On July 28, Brookings’s Africa Security Initiative hosted a discussion of U.S. policy toward Zimbabwe featuring George Ward of the Institute for Defense Analysis, Michelle Gavin of the Council on Foreign Relations, Dewa Mavhinga of Human Rights Watch, and Piers Pigou of International Crisis Group. Brookings Senior Fellow Michael O’Hanlon moderated the conversation.
In giving an overview of the recent political and economic climate in Zimbabwe, Mavhinga began by noting an increase in targeted abuse against government critics such as human rights lawyers, civil society activists, the opposition party, and independent media. Particularly, he reported that under the leadership of President Emmerson Mnangagwa, the ruling party (ZANU-PF) utilizes abduction, kidnapping, invasion of property, arbitrary arrests, and torture to squash dissent. State seizure of human rights lawyer Siphosami Malunga’s land and the arrest of civil society activist Tsitsi Dangarembga are recent examples, he added.
Describing Zimbabwe as a military dictatorship, Mavhinga commented that since taking over from Robert Mugabe in 2017, under the banner of government reforms, Mnangagwa has employed few measures to “improve people’s lives, rein in on corruption, and show commitment to justice, human rights and respect for the rule of law.” On the contrary, Mnangagwa has taken advantage of his party’s two-thirds parliamentary majority to alter the law and control the judiciary.
Pigou emphasized that Mnangagwa’s administration “promised a breath of fresh air” after Mugabe, so some countries agreed “to give Zimbabwe a chance at re-engagement and reform strategies.” Unfortunately, hopes faded as power retention for the ruling party remained at the center of Zimbabwe’s politics and policy. Pigou explained that heightened violence in 2018 and 2019 was a result of crackdowns on protests against human rights violations. Since then, the number of abuses has declined, but a “harvest of fear” remains ahead of the 2023 elections.
Pigou stated that Zimbabwe’s economy is “in a terrible condition.” Despite the modest macroeconomic growth, “the socio-economic conditions of the vast majority of Zimbabweans are dire as more and more of them are living under the poverty line.” In other words, the improvement in both the World Bank’s and the International Monetary Fund’s report “does not translate into significant improvement in the conditions of ordinary Zimbabweans.”
Gavin reiterated that “the seemingly optimistic reports from the international institutions do not reflect a fundamental change in governance.” Still, only “a small number of elites benefit.” Gavin commended “Zimbabwean human rights activists, independent journalists and lawyers for pushing back on the abuse of the legal system and the courts” but saw limits to viable avenues of change. Regionally, South Africa continues to be “distracted by internal issues” and other “fires,” the insurgencies in Mozambique and clashes in Eswatini, which have emerged. Globally, she presented targeted sanctions as a remaining tool for reform and one currently utilized by the United States and the United Kingdom. Responding to these remarks, O’Hanlon said that Zimbabwe “can be a bellwether for both good and bad political-economic developments.”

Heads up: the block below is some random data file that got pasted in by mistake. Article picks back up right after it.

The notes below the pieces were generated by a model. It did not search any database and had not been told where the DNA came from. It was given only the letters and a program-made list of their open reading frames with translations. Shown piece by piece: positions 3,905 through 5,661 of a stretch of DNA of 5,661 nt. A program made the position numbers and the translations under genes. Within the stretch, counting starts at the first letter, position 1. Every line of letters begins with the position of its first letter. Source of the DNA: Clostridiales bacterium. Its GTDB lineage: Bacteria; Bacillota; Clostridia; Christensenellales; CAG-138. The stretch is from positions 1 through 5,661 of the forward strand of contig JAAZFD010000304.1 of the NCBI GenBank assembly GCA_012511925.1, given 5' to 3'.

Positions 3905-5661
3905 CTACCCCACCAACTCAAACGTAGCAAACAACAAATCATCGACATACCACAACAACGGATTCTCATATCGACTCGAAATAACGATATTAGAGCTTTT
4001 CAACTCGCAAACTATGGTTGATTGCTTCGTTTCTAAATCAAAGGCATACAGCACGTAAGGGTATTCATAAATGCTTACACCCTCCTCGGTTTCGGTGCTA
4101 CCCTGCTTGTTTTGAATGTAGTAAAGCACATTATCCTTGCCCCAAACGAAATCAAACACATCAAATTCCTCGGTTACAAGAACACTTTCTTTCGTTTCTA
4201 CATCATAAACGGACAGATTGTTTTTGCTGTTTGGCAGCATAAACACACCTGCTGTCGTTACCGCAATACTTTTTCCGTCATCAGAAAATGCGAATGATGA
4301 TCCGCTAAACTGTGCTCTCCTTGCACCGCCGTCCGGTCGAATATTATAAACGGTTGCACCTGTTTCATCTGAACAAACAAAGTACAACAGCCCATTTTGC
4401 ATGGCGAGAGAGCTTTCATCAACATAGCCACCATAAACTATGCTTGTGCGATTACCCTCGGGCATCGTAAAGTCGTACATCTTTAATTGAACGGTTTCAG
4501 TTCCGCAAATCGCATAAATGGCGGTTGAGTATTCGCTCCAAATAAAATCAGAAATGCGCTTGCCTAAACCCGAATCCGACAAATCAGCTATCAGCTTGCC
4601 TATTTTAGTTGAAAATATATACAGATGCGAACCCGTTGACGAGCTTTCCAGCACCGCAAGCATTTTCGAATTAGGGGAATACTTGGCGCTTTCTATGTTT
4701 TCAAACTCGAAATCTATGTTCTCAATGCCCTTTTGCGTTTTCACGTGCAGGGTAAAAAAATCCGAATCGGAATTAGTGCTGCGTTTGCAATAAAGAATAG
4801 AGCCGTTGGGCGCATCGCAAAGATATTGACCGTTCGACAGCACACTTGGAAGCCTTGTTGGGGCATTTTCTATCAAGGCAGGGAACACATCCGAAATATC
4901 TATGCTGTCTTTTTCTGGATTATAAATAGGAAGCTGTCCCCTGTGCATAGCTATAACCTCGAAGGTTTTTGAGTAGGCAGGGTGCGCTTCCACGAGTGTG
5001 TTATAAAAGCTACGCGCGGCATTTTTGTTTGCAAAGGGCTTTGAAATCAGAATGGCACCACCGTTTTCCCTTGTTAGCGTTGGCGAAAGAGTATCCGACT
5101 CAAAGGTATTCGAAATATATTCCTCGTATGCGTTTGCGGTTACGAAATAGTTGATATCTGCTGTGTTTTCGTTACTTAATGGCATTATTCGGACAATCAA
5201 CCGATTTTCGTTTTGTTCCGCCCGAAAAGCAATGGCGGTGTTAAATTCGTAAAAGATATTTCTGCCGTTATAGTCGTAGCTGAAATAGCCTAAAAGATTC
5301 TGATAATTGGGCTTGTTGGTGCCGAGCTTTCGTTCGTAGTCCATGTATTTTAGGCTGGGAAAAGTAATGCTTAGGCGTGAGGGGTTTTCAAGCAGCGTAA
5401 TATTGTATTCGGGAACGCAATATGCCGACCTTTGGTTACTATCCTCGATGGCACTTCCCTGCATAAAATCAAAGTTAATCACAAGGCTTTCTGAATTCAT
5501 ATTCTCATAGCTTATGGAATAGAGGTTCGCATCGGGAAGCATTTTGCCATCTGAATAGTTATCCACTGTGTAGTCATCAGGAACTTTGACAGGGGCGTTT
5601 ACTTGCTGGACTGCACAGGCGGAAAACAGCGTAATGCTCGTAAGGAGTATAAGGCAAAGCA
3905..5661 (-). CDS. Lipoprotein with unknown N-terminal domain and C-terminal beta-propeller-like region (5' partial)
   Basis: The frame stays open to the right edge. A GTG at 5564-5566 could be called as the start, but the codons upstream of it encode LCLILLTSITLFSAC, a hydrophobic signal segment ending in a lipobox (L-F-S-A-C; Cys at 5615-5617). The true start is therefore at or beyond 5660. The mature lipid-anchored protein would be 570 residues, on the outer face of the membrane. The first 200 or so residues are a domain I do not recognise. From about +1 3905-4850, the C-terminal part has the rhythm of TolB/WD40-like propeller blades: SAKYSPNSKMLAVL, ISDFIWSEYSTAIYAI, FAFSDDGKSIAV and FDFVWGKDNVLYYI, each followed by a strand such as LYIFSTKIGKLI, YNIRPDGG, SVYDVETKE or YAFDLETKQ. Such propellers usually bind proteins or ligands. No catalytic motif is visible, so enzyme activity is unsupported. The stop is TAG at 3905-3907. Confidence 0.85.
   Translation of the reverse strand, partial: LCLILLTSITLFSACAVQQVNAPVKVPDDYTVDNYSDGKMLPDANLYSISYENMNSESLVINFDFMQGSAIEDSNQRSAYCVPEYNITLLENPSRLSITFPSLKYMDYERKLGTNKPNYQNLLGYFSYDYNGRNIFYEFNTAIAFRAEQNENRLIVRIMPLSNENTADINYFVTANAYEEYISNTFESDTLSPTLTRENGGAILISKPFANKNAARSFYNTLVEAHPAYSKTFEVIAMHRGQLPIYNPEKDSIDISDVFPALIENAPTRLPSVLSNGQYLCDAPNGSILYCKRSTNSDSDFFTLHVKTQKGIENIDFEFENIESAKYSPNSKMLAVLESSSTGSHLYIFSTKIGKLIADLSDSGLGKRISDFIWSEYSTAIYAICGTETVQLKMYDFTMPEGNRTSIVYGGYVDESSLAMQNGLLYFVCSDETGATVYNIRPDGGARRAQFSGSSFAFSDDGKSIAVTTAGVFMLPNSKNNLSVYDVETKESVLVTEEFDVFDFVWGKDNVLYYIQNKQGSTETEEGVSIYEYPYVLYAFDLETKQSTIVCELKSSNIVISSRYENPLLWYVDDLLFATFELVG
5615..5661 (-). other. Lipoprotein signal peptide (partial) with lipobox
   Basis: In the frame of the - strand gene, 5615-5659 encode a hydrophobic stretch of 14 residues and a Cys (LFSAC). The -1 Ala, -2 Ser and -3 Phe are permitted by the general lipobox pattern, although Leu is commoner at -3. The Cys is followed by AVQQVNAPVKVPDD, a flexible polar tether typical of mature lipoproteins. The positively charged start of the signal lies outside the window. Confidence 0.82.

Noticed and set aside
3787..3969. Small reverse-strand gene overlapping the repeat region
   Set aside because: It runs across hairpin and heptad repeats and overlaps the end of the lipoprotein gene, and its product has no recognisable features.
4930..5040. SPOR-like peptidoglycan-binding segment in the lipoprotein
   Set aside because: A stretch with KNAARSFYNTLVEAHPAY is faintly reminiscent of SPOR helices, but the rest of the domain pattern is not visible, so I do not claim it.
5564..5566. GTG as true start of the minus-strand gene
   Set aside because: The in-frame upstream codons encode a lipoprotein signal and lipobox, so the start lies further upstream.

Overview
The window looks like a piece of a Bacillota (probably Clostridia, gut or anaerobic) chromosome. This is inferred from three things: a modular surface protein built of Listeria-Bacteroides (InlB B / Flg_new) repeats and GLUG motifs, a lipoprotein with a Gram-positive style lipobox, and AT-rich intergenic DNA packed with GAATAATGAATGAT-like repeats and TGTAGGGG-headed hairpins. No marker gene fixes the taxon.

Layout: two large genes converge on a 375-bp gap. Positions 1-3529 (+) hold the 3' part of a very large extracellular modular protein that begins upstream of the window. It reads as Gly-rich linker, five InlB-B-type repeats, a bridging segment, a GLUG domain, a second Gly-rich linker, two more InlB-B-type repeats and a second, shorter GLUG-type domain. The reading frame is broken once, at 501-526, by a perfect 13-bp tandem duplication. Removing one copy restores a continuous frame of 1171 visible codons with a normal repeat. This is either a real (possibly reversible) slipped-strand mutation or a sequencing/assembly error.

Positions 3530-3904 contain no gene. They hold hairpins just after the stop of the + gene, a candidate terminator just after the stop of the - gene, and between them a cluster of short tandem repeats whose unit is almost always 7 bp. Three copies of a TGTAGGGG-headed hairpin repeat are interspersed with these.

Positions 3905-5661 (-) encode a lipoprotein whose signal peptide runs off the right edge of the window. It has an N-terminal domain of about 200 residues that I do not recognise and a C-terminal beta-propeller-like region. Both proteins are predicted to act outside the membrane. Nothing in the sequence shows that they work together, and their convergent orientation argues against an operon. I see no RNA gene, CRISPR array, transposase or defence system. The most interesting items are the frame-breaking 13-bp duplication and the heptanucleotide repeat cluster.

Ward agreed with previous comments and added that COVID-19 continues to exacerbate the socio-economic conditions of Zimbabweans. Acknowledging “scarce areas for maneuver,” he proposed that members of the South African Development Community (which collectively represents 16 southern African governments from its headquarters in Botswana) play a role in future political-economic plans for Zimbabwe. “Even though small, they can have an effect,” he explained.
Ward also stressed the importance of cooperation among Western democracies. He recommended the United States show unrelenting support for the citizens of Zimbabwe with continued support for the Young African Leadership Initiative (YALI), establishing online-university education options for them, calculated investment in Zimbabwean agriculture, and by spurring American trade and investment in the country.
O’Hanlon asked whether U.S. investors should instead venture into different African countries with partial democracies and conducive business climate until Zimbabwe improves. Ward concurred with increasing investments with countries with attractive investment profiles, but also warned that “a hands-off policy until [Zimbabwe] improves… may translate into more difficulties for the people who already suffer” from poverty. Gavin recommended “demand-driven” support to strengthen regional civil societies as well as general investment in Zimbabwe’s younger generations. Ahead of 2023, Mavhinga argued that assistance for programs working to ensure free and fair elections is necessary, though precedent suggests the task is difficult.
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